Oftentimes, at the rock quarry, I would finish my work and then slip out of one of the bays where the heavy trucks were parked and head over to where there was a massive hole in the earth that seemed to me to be a mile deep. From that hole, the trucks would haul out stone that would be used to build some of the infrastructure around us.

To get to the hole, I would crawl under a barbed wire fence. I would make my way to the edge and dangle my feet, somehow calmly, above the most beautiful pool of deep blue water that had collected way down at the bottom.

 Over the years, it became a sort of wishing well that allowed me to stare down into it and transport myself from the honorable work we were doing toward dreams of going to college and building a different career.

Like each of the family members here today, my parents always wanted more for their children. While they ultimately divorced, they made sure I understood the dignity of work done to the best of one’s ability and the singular importance of responsibility. They hoped I would get a college education.

Indeed, my father, while suffering from terminal cancer, essentially directed me to apply to Dearborn. I wondered whether it would even be worth it. After all, we did not have the economic resources to make it work.

But, thankfully, I listened.

And, before he would conclude his valiant and selfless battle for his life, he learned that this special place had awarded the Chancellor’s Scholarship to his son. Because of Dearborn’s decision to grant a full academic scholarship to me, I would be able to earn an otherwise unobtainable world-class education — and so much more.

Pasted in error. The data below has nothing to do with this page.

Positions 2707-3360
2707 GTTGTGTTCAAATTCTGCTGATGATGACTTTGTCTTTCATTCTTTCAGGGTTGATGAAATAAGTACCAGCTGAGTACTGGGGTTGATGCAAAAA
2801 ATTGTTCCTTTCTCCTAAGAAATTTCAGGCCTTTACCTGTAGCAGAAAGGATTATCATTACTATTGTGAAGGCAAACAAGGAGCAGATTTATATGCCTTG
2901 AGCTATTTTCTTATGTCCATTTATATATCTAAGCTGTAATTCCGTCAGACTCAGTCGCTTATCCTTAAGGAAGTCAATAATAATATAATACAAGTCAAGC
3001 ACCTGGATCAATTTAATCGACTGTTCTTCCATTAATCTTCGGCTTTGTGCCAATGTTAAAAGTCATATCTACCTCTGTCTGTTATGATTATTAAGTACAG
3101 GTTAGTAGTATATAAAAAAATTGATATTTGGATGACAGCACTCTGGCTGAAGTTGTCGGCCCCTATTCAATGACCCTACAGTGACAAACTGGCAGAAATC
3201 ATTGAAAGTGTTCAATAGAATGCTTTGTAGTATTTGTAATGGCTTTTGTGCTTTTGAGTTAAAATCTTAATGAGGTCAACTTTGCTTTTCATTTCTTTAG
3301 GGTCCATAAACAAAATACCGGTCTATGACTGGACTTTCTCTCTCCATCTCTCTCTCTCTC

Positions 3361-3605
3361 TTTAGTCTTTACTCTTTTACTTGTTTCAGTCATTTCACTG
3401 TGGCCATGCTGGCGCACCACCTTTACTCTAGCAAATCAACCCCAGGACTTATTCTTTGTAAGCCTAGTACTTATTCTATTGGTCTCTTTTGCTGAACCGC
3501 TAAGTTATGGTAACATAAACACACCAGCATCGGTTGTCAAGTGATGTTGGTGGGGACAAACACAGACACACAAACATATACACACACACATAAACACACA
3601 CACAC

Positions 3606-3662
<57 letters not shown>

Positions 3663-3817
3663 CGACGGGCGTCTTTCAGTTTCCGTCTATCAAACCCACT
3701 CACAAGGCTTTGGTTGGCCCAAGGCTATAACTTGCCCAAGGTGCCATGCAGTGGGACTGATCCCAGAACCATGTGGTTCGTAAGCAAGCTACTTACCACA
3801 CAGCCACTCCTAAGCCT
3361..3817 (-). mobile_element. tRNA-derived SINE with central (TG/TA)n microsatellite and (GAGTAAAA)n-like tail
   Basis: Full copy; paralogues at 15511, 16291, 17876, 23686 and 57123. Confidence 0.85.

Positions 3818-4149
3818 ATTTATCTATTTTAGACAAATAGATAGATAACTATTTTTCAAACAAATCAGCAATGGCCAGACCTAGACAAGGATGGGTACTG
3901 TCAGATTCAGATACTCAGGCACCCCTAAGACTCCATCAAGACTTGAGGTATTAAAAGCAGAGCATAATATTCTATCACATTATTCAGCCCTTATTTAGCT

I began here as a student who wanted to prepare for medical school. But a prerequisite in political science turned my plans inside out. I would soon be taking any class offered by Dr. Helen Graves. 

During my time here, she and then-Congressman John Dingell became another set of heroes and giants in my life. Dr. Graves was a force of nature in our classrooms and among the organizations, both corporate and governmental, which she convinced to take interns.

Chairman Dingell was one of the most extraordinarily thoughtful and powerful policymakers in American Government for more than half a century — and Congresswoman Debbie Dingell is extending this legacy. She is a leader and one of the most effective and influential lawmakers in the Capitol. The Congresswoman battles every day and wins for our school and all of us. 

These special people took me under their wings. 

They made THE difference in my life. 

Helen Graves worked with me to secure my first internship in Washington, D.C., where I would be of service to the then-Majority Leader, himself a Michigan Law School grad. After that, Professor Graves also forced me into an internship across the street from here at Ford World Headquarters.

I mean it. 

She made me do it.

Pretty much against my will!

If you were lucky enough to know Helen, you knew there was no sense in disagreeing with her. Helen Graves was a juggernaut in a small frame. I am not sure that she was even five feet tall, but I was afraid of her

Anaya's mentor Professor Helen Graves is pictured on the left. When President Gerald Ford, right, came to campus in 1978, he gave a talk in Graves’ “Interest Groups and the Political Process” class.